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Looking Back: The history of Northfield Hills

Troy Times | Published February 18, 2020

 Henry Gathard, left, and Ed Homer, of Chrysler Realty,  study the model for the planned neighborhood district  Northfield Hills in this undated photo.

Henry Gathard, left, and Ed Homer, of Chrysler Realty, study the model for the planned neighborhood district Northfield Hills in this undated photo.

Newspaper photo provided by the Troy Historic Village

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TROY — In 1957, Chrysler Corp. purchased 1,800 acres of undeveloped land in Troy as the site of a large research and technology facility. The property was bordered by Square Lake and Long Lake roads, and Crooks Road and Coolidge Highway. While the parcel was reduced to 1,650 acres following the construction of Interstate 75, the value of the land increased dramatically.

Chrysler revised its development plan and retained architect Minoru Yamasaki to design an unconventional planned neighborhood district, or PND. These self-contained residential communities included at least one elementary school.

Yamasaki’s mixed-use PND plan for what would be called Northfield Hills included 1,600 homes of various sizes and styles, and 2,400 townhouses. Residences were platted on curvilinear roads in a design that preserved open spaces, woodlots and small lakes. Schools, a giant shopping center, recreational facilities and an office complex were also incorporated into the PND.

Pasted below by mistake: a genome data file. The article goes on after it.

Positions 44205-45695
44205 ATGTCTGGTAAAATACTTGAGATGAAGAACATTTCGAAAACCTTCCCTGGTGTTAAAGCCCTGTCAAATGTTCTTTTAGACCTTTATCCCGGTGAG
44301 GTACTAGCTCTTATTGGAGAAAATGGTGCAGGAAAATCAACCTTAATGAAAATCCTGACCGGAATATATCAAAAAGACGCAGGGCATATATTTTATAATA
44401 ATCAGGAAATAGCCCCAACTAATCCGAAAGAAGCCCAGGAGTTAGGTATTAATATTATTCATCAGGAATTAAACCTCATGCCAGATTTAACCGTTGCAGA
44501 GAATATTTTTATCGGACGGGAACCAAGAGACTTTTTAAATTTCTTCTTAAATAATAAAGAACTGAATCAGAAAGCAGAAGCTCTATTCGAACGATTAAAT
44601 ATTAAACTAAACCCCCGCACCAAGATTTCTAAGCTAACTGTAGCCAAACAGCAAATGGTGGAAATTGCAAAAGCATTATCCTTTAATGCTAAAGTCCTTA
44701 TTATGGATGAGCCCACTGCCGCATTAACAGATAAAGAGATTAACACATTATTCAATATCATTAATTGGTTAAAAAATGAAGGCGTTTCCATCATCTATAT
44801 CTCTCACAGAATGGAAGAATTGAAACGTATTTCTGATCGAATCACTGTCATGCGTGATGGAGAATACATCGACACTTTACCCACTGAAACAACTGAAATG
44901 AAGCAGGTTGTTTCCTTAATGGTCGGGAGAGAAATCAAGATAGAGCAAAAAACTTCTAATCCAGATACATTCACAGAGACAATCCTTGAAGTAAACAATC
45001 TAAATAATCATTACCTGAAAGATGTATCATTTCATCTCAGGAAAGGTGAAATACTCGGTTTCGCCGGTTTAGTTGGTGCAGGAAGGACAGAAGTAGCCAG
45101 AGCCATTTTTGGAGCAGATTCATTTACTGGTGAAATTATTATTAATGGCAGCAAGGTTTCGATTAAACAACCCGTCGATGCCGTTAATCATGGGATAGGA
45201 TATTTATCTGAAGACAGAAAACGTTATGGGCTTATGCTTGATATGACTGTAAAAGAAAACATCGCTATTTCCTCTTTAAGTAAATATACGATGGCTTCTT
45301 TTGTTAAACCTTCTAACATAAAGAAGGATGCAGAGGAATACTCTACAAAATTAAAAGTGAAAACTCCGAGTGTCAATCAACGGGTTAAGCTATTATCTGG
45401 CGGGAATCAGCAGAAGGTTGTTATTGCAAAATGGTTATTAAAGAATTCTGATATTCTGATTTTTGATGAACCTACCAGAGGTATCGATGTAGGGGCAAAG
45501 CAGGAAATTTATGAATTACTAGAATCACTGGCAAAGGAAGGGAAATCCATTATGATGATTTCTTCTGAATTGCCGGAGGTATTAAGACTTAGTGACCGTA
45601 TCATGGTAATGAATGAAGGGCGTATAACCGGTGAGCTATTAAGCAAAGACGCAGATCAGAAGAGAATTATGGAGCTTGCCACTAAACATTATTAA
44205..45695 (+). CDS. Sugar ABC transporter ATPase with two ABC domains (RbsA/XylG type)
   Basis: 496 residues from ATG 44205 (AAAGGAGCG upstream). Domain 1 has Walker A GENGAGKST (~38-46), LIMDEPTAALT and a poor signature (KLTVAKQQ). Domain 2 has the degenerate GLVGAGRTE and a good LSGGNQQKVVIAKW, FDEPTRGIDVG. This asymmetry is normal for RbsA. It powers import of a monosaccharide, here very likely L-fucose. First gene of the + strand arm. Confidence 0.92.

Because this type of planning was not possible under the existing zoning ordinance, Chrysler Realty lobbied the city of Troy to institute a new PND zoning concept. A temporary local ordinance was approved, but it expired in December 1974.

In 1970, Chrysler Realty sold 1,100 acres of the property to Levitt and Sons Inc. After World War II, this nationally known homebuilder constructed prefabricated homes in communities called Levittowns. While some Troy residents felt Chrysler had abandoned its project, corporate representatives said that Chrysler had only intended to complete the master plan and then sell the land to developers, who would build the houses and roads. Chrysler did retain 400 acres on Crooks Road, north of Square Lake Road, for an office plaza.

Levitt and Sons did build 650 townhouses and 46 homes in Troy before the company suffered financial difficulties and was placed in receivership. In 1970, the Troy City Council eliminated the PND designation, reduced the number of planned townhouses from 2,400 to 1,300, and replaced them with uniformly sized lots for single-family homes. The remaining 650 townhouses were built adjoining existing condominiums.

The construction boom in Troy continued until about 1979.

Then-City Manager Frank Gerstenecker theorized that increased costs and the “energy crisis,” plus a sharp decline in population growth, retarded the decay of inner cities and inner suburbs, and slowed the growth of outlying suburbs.

Go to www.troyhistoricvillage.org for more information about upcoming programs at the Troy Historic Village and how to schedule “History to You” presenters in your classroom, or new Group Gather programs for your next senior luncheon or club meeting.

— Loraine Campbell, Troy Historic Village executive director

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